Amine Oulmakki works in Rabat, the city in which he was born in 1986 and where he grew up. In his young age, his first experience with the photography was in the restroom his father converted to a dark room. It is in 2006 that the spark was lit in Amine when taking a picture of his great grand-mother, who at the time was ill and had just lost her sight. His visual language grew from that event. Amine joined the Superior Institute for Cinema and Audiovision (ISCA).
His work has been exhibited at Rabat’s 2012 Short film festival (Audience Award), the 2014 Festival Maghreb du film and 2013 Festival des rives de la Méditerranée (Jury's choice (short film "Un jour la vie" 2012), the Villa des Arts of Casablanca, French Institute of Rabat (Series "L’œuvre au noir ou la part de l’ombre"), the 2016 Marrakech Biennale ("Oxygène"). Amine has also held several artistic residencies (France, Spain).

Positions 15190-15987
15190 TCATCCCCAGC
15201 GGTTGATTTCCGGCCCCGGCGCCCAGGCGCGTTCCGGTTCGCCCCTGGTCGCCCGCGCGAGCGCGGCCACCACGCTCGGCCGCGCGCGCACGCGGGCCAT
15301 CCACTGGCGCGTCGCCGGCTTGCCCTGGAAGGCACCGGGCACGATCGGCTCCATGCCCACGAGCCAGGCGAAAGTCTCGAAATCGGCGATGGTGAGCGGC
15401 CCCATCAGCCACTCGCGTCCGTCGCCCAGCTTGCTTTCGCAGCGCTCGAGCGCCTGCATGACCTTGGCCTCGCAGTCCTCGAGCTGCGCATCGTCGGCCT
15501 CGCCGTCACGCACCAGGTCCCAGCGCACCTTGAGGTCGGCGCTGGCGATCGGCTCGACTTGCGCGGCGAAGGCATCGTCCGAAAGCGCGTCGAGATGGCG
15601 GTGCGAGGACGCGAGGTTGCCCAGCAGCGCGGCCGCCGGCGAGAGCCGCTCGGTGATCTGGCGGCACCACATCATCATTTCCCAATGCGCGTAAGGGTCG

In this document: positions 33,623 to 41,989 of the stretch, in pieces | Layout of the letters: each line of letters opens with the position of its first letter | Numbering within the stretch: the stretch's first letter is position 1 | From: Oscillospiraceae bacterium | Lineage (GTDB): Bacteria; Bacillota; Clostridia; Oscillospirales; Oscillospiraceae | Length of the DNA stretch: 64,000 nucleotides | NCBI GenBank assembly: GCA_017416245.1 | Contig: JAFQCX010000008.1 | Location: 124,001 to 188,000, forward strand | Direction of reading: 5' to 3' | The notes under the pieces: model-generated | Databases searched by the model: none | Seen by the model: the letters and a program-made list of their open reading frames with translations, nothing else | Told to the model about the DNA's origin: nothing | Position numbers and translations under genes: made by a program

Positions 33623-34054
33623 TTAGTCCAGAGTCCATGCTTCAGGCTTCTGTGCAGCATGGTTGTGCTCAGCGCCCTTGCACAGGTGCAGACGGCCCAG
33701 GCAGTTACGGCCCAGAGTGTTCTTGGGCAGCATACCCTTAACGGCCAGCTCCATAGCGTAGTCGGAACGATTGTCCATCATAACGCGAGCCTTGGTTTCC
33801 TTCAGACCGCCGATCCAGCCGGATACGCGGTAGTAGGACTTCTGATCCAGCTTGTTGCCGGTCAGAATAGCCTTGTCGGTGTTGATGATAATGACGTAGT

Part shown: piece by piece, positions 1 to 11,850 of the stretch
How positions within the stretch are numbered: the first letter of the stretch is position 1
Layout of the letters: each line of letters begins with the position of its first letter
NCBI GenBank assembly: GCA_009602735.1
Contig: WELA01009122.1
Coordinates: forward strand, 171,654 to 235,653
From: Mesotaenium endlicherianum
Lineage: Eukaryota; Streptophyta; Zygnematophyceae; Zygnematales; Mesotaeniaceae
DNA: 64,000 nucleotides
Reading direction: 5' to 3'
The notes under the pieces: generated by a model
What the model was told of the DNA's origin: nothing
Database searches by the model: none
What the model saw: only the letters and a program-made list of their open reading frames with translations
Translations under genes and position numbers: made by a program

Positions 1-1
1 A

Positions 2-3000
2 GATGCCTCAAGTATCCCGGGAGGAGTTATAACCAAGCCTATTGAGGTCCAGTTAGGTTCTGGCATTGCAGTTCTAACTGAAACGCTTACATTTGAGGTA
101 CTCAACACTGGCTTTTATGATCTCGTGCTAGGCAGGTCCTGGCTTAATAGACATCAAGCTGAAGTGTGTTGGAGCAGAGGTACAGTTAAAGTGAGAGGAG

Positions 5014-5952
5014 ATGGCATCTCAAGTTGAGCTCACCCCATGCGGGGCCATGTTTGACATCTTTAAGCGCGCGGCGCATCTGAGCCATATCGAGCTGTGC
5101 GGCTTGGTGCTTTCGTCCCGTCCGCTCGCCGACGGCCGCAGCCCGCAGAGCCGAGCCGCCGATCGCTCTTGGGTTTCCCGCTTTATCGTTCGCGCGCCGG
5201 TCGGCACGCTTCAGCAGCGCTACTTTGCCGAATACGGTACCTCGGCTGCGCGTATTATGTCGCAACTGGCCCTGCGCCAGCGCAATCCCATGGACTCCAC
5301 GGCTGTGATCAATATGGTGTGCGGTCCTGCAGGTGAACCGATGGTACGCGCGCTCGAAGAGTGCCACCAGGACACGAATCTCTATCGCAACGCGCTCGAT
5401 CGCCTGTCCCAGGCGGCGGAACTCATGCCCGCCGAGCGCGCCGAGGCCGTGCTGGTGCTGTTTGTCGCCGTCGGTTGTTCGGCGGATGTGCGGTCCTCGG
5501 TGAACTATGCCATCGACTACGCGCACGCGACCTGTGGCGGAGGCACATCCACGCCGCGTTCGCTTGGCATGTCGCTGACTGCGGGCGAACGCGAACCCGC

Time and body, life and death, the brevity of a moment... Those are the themes that inspire and pave Amine's creative process. From film to digital, from Polaroid to cellphones, Amine's work is experimental, intuitive, and introspective. It draws inspiration from daily encounters, from Morocco, his country and Ocean district in Rabat, his neighbourhood. It also wishes to honour the men and women who nurtured Amine to reach his full potential.
Dabcha is a director, actor and comedian based in Rabat. He studied psychology at the Université Mohammed V. Passionate about writing and contemporary performative dance, for him, the played body is animated by the memory, total or fragmentary, of its own experiences. Besides its memory, the body must rely on objects. These are humans’ eternal companions. Silent and static in appearance, they are the guardians of our social memory. Dabcha was also a comedian in the company Daha-Wassa (‘here and now’), whose aim was to propose an innovative approach to dramaturgy in Morocco.